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   Home :: Community :: Surveys :: How did you learn to program asm?
Results
Choice Votes   Percent
From a tutorial 34 25.4%   
From a book 6 4.5%   
From a friend 2 1.5%   
On my own 38 28.4%   
Never learned it 54 40.3%   

Survey posted 2002-12-28 15:49 by Magnus.

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Re: How did you learn to program asm?
Chickendude  Account Info
(Web Page)

Well, I learned a bit from various tutorials, but I actually learned most of the stuff I know from the people at MaxCoderz and by just fiddling around with stuff.

Reply to this comment    30 December 2002, 05:13 GMT

Re: How did you learn to program asm?
RCTParRoThEaD_  Account Info
(Web Page)

With great difficulty and frustration.

Reply to this comment    31 December 2002, 03:10 GMT


Re: Re: How did you learn to program asm?
no_one_2000_  Account Info
(Web Page)

When did you learn asm?

Reply to this comment    31 December 2002, 15:41 GMT

Re: How did you learn to program asm?
no_one_2000_  Account Info
(Web Page)

I learned TI-82 z80 ASM from karma.ticalc.org It's really worth it, and I think it's the best tutorial out there for Ash/CrASH.

Reply to this comment    31 December 2002, 15:42 GMT

Re: How did you learn to program asm?
Chivo  Account Info

I learned both Z80 and 68k from one book on microprocessors. That book also has the instruction tables for the 8088, 8051, and a few others. I learned the instructions this way.

I also learned a lot from reading other peoples' sources, looking at Small C compiler output, and other stuff like that. I learned techniques this way, and I still learn more all the time.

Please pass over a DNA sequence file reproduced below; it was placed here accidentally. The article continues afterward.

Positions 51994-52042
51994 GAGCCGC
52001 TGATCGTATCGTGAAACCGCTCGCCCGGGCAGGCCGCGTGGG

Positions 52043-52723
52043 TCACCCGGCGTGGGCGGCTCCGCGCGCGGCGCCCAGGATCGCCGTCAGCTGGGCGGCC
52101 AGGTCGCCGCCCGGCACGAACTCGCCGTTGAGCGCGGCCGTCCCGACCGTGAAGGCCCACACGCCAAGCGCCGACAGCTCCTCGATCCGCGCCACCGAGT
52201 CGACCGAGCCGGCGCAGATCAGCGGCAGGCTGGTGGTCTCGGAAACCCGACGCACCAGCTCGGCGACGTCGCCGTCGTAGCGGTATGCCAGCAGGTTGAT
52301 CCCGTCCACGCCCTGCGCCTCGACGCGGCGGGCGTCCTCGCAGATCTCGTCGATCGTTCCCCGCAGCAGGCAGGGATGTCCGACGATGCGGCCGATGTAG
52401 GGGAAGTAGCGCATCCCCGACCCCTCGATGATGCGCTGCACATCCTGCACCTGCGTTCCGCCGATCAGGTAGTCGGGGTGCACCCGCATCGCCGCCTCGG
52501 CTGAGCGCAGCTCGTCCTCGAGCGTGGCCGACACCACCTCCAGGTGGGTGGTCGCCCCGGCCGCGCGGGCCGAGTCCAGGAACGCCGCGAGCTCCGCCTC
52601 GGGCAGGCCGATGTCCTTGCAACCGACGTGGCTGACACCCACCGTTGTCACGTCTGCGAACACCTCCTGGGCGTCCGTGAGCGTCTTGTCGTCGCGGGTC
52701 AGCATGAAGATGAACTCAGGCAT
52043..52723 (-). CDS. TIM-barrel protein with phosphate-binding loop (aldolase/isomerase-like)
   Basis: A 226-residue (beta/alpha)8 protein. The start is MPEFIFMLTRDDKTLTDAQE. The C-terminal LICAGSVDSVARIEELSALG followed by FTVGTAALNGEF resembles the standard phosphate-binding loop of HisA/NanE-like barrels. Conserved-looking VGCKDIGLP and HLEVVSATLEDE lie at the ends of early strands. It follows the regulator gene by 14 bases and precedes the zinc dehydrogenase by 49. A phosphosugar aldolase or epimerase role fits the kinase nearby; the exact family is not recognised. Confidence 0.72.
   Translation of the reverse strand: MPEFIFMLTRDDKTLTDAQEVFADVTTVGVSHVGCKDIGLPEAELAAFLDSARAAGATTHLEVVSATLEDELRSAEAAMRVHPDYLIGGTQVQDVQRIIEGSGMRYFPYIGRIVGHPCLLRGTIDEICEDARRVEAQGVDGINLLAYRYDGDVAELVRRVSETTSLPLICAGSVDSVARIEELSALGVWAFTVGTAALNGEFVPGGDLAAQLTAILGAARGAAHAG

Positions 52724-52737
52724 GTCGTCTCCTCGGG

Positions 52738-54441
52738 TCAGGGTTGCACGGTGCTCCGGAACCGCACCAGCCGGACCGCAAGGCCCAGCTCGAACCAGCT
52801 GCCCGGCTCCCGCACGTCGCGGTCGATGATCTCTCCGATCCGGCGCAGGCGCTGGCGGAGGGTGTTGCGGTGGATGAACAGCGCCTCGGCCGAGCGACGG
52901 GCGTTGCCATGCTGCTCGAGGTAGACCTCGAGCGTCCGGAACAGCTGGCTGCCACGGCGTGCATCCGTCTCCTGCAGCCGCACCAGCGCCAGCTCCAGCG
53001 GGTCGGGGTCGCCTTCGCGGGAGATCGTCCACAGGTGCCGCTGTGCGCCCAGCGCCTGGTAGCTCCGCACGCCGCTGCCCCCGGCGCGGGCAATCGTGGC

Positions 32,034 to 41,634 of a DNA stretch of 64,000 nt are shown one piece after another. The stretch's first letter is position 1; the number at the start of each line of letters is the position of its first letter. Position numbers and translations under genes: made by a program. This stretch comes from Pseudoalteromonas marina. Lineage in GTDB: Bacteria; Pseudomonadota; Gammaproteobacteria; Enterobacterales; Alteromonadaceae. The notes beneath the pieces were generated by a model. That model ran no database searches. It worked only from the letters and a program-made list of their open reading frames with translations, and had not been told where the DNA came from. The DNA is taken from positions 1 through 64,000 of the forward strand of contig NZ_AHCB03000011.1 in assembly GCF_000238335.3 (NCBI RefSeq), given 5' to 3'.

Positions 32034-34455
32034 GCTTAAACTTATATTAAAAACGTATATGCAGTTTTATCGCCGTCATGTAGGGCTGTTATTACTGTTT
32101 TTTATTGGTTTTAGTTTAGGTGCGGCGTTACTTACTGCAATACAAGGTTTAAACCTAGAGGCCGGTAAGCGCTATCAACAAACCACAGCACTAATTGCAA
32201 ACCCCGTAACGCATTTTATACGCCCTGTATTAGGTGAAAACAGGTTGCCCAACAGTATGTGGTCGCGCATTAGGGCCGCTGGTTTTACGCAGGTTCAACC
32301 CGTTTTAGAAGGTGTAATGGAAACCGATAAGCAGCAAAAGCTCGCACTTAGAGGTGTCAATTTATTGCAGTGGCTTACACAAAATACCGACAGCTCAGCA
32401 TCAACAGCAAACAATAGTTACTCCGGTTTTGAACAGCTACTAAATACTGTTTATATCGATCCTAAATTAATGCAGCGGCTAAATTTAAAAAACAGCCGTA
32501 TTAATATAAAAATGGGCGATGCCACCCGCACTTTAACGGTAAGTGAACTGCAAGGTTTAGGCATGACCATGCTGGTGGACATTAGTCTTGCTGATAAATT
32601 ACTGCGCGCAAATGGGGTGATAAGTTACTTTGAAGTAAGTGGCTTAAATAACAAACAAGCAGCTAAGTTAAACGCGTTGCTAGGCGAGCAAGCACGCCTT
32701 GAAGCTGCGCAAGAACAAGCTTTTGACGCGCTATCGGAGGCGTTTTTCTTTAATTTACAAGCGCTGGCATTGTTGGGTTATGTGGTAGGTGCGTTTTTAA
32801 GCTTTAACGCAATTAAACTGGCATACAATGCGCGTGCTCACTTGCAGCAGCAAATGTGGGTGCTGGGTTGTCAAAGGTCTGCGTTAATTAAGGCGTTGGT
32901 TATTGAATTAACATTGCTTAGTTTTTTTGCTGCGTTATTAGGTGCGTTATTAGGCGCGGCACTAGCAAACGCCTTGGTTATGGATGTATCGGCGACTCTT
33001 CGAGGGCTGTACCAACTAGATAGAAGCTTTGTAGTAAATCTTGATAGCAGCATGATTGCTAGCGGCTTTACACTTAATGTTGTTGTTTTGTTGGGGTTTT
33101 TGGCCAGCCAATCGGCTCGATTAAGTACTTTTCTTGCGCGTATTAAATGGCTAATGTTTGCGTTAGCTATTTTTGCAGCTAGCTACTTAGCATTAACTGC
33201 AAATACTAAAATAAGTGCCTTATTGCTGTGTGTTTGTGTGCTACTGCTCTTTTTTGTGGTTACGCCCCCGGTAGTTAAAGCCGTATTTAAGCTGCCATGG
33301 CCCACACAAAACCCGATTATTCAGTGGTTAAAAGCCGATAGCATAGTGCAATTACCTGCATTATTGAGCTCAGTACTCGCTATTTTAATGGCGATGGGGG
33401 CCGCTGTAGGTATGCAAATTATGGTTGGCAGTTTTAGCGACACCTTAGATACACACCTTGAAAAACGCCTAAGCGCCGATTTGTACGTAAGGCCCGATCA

Reply to this comment    31 December 2002, 20:33 GMT


Re: Re: How did you learn to program asm?
slimey_limey  Account Info
(Web Page)

ooooooooooh!

What book??????

Reply to this comment    31 December 2002, 21:09 GMT


Re: Re: Re: How did you learn to program asm?
Chivo  Account Info

It's called "Microprocessors: Principles and Applications" by Charles Gilmore (ISBN 0-07-023411-6). You will probably have a hard time finding it anywhere (I found it at http://isbn.nu). It was a book my high school was trying out (I don't know how long ago), and my electronics teacher just gave it to me. I was kind of the teacher's pet in that class. :-)

Reply to this comment    5 January 2003, 05:31 GMT

Re: How did you learn to program asm?
Charlemagne Account Info
(Web Page)

I really don't like ASM (4 the 83+) too much..... the debugging is, well, a hassle! Yeah, VTI can help, but still....
It's just wierd because it's not really like BASIC at all... plus, try using an 83 tutorial for 83+ Ion.... now that's not fun. And the math!! What the heck are those OP1 things?? Why can't we just use and /???
OK, OK, so you get great calc control, everything works at the speed of light...but still, BASIC will never be overrun by ASM in my opinion.

Reply to this comment    1 January 2003, 17:13 GMT


Re: Re: How did you learn to program asm?
Chivo  Account Info

Yeah, more hassle (or whatever) usually comes with more control. That applies to almost anything, not just to programming and computers. Once you understand it and get the hang of it, assembly is not so bad. In fact, it's really nice to have the power and control it provides.